3 Key Elements of Threat Intelligence Management

Posted: 8th August 2018
3 Key Elements of Threat Intelligence Management

Key Takeaways

  • By focusing on how your threat intelligence is produced, how it is shared within your organization, and how it is applied, you can begin to manage it more effectively.
  • Managing the production of threat intelligence means following some best practices on finding the right sources, like automating where possible and identifying your organization’s use cases ahead of time so that you can focus on the right data.
  • Share your threat intelligence with people who can take action on it — that means making sure it’s produced in a timely, contextual way, and in a form that is able to be comprehended by the target audience.
  • Apply your threat intelligence effectively by making already-existing processes more efficient, getting a higher return on investment, and making your security systems more robust.

You might have clicked on this blog post expecting a long take on how to manage your data feeds more effectively. After all, sources of threat data lie at the foundation of any threat intelligence program, but they can be hugely time-consuming to manage — it stands to reason that any attempts to improve your threat intelligence management approach will involve more efficiently handling your data feeds.

Let’s explore some guiding principles of threat intelligence management and look at a few case studies to show its value.

The Real Value of Threat Intelligence Management

While many threat intelligence solutions will simply provide you with data feeds, the real value of threat intelligence is not in organizing and managing all your different sources of data — it’s doing something with that data. Threat intelligence gives context. Raw data sketches out a map; threat intelligence actually directs your route.

Regardless of the size of your organization, effectively managing your threat intelligence comes down to improving the three stages of threat intelligence development: how it is produced, how it is shared, and how it is ultimately applied in the pursuit of meeting your organization’s cybersecurity needs.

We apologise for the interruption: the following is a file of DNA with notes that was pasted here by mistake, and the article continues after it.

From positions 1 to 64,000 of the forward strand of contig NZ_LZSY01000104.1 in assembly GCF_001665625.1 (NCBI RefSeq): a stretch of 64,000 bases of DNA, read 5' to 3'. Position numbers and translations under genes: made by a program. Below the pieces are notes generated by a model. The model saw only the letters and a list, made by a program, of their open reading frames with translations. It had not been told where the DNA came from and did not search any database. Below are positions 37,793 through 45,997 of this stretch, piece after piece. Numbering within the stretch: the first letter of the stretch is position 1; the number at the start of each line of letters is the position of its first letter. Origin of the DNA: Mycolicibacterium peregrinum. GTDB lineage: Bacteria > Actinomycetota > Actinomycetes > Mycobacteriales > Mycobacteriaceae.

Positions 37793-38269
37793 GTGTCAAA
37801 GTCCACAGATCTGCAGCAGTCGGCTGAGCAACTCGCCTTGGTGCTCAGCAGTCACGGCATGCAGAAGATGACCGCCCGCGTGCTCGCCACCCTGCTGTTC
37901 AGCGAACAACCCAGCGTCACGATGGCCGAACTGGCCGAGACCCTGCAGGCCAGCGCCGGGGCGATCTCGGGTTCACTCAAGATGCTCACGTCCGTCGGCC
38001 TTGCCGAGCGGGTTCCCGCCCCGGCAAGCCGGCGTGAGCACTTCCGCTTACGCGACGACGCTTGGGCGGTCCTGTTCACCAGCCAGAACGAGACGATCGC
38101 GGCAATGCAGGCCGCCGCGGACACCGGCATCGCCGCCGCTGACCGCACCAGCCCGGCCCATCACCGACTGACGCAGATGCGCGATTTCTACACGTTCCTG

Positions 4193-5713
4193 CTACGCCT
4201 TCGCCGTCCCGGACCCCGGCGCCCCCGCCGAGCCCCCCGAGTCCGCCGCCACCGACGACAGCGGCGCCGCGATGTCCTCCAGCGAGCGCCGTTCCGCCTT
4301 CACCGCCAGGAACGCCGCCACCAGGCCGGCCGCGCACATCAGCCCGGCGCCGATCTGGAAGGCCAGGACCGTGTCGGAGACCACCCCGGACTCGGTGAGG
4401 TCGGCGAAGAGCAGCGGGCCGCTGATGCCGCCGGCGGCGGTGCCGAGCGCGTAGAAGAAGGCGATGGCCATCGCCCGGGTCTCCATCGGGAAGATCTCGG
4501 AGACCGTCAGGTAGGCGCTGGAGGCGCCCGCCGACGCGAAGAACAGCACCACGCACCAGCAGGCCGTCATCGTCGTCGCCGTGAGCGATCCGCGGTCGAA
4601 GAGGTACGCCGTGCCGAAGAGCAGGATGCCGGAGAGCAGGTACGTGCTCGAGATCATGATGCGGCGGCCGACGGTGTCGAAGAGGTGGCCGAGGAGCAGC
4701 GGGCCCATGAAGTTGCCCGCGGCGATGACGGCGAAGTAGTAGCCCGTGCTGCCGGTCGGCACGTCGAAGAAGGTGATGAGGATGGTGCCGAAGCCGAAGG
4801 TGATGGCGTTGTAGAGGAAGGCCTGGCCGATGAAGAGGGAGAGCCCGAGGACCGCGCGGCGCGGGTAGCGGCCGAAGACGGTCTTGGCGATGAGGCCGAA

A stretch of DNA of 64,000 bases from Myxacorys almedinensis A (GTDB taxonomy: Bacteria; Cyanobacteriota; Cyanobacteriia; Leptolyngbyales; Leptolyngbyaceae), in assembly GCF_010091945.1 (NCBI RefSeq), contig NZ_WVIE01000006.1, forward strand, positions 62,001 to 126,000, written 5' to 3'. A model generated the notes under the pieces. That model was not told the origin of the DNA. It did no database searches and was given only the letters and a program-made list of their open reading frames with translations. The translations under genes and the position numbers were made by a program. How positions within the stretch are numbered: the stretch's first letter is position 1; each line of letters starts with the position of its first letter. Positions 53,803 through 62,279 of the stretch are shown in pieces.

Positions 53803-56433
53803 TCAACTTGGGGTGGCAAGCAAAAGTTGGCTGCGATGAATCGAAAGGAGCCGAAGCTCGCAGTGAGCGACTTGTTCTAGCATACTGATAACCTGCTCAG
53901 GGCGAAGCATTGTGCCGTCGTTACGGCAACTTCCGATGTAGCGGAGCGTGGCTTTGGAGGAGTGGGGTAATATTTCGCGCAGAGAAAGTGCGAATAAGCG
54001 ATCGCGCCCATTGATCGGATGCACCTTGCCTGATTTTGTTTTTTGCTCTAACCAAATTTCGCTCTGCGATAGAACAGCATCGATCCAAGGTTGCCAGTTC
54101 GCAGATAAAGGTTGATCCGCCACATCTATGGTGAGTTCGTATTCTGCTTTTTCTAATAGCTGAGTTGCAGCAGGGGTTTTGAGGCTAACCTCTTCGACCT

But before you can work on improving these three stages, a more fundamental question of what improvement looks like must be answered by determining what threat intelligence use cases are the most important to your organization.

Produce the Threat Intelligence You Need

Threat intelligence is ultimately a polished product derived from raw sources, with the most common being a threat data feed. There are some best practices to follow when choosing which data feeds to draw from and how to evaluate their usefulness. Individual feeds generally provide data on a single topic, like lists of suspicious IP addresses or email addresses associated with malicious activity.

Even within that limited range, a feed is just a stream of undifferentiated information with no single data point taking priority over the others, which makes sorting through them manually a huge hassle for any analyst. A good threat intelligence solution should automate this categorization process — for example, by having clearly defined ontologies to sort the raw data into, making it easier for analysts to research a specific topic.

Automation is not synonymous with production, however. More robust threat intelligence solutions will include data not only from publicly available threat data feeds, but also from places like social media, dark web forums, and technical sources, and then consolidate those disparate sources into a single feed that is relevant to your organization’s use cases.

Share Your Threat Intelligence With the Right People